13 February 2015

Quantified Self at 10,000 Feet

One might file this under “posts I wrote while waiting for a huge task to finish”.

One might.

I find myself in a funny situation these days. Exactly a year ago I was doing fieldwork on Quantified Self, tracking my steps, sleep, and virtually everything else in my life for which I could find a quantitative metric. From that work came an anthropological ethnography of which I’m extremely proud. I strongly feel that it provided some insight into the cultural landscape we broadly describe as “Quantified Self”, and it offered some theoretical explanations for why and how self quantification appeals to so many (especially Westerners).

While I made an effort to analyze my own data in meaningful ways, it became clear to me - as it did to those who offer QS tools and systems - that the value in self quantification is actually in the quantification of the world; the trends of people at large scale might offer real insight that can help people. Countless papers in CS seek to answer questions about society from a perspective informed, ultimately, by statistical analysis of massive numbers of people. Businesses are predicated upon the notion that this approach is sound.

I’m not saying it’s not true; on the contrary, if this is the paradigm which generally describes the culture of QS, then I’d be remiss not to explore it, but how can I explore the “Quantified Other” when the IRB at UC Irvine was so reluctant to let me study the Quantified Self? So I focused on the self, exploring my own data and carefully avoiding dealing with anyone else’s data per se.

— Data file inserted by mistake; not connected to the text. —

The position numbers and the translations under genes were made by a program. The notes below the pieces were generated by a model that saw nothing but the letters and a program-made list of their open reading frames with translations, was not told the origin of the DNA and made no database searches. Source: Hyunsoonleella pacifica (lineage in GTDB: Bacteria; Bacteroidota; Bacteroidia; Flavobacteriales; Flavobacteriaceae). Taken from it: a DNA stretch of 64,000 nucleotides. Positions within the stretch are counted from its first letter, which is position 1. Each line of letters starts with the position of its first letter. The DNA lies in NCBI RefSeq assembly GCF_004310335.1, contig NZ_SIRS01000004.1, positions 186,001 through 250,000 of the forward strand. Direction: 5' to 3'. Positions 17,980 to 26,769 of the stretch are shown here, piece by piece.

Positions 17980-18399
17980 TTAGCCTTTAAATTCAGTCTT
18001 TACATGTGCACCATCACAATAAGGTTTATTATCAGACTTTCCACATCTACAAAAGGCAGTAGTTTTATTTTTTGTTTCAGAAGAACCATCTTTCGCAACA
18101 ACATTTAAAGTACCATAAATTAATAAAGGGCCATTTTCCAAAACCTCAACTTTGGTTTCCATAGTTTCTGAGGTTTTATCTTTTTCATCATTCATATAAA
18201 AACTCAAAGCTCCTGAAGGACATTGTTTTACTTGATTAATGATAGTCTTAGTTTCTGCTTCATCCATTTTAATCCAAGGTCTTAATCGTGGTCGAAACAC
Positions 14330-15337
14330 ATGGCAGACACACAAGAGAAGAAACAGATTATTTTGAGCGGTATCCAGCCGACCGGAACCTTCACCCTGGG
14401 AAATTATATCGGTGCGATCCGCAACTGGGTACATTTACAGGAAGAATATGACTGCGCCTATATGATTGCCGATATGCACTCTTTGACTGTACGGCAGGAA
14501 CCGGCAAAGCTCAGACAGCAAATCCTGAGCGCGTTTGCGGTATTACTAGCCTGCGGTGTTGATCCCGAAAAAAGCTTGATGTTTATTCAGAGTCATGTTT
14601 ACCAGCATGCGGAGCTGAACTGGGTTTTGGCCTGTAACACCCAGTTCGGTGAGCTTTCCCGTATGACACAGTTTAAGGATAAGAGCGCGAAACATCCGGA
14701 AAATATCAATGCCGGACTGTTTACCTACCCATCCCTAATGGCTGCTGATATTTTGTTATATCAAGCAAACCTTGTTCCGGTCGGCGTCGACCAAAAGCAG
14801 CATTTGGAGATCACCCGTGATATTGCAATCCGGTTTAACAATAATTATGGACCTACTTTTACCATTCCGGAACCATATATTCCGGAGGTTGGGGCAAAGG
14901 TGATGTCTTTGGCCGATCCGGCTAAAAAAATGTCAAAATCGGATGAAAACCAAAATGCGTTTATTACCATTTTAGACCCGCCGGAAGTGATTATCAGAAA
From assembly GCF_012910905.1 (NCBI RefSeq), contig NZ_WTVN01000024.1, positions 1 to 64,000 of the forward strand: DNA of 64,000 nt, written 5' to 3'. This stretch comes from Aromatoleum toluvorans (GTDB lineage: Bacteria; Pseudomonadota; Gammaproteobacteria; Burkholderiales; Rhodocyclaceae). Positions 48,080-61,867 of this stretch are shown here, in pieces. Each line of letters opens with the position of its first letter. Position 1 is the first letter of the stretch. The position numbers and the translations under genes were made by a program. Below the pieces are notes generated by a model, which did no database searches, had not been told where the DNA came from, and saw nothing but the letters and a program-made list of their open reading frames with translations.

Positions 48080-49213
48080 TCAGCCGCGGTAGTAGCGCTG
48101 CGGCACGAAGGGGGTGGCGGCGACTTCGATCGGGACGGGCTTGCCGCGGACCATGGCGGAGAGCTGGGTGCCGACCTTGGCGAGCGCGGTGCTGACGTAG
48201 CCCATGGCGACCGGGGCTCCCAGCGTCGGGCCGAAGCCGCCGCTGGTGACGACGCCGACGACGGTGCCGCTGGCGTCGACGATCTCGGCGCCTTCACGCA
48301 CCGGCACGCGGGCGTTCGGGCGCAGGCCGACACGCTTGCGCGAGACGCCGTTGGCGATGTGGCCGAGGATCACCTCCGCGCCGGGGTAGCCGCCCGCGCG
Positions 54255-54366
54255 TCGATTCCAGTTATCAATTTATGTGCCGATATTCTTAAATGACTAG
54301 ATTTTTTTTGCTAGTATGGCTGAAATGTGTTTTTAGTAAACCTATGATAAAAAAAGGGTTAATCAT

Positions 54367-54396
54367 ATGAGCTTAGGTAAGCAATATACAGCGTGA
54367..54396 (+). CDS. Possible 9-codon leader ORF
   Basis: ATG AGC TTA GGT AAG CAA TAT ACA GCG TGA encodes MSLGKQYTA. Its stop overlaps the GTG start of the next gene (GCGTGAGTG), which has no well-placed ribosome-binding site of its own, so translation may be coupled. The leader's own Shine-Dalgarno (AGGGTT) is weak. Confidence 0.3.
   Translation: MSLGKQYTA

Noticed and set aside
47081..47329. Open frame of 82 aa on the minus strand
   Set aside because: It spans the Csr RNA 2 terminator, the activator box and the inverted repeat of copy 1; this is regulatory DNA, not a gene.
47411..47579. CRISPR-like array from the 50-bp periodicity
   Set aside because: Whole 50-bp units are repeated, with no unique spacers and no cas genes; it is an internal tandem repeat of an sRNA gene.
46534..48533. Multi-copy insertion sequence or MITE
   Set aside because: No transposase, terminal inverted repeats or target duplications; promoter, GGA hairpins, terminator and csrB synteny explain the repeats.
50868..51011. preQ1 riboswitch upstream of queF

Flash forward to a year later, and I’m waiting on a script to parse through several hundred gigabytes of Quantified Self data made available by Azumio, a Bay Area company that has offered the infolab a massive dump of QS data.

A year ago I was very much in the trenches, seeing QS at a personal, individual level. I was interpreting my own data and wondering whether others were seeing things the way I was. Now I’m 10,000 feet up, only seeing my own data when I go through several layers of winnowing to find exactly my data point, and this time I know this isn’t how anyone else sees their data.

The questions I’m asking are fundamentally the same - how can I make life better using quantified self data? What can I learn at large? What can I learn about my own data?

This post got off my radar, and I plan on writing more formally about this for CSCW, so I’ll leave this alone for the moment. Sorry if it seemed to end abruptly.

Posts I still plan to write up:

  • making Python useful for compute servers with lots of cores (in spite of the GIL :P)
  • Online(?) worker cooperatives (did I write about this before? I need to write more on it)
  • ???
If you have something to say about this, contact me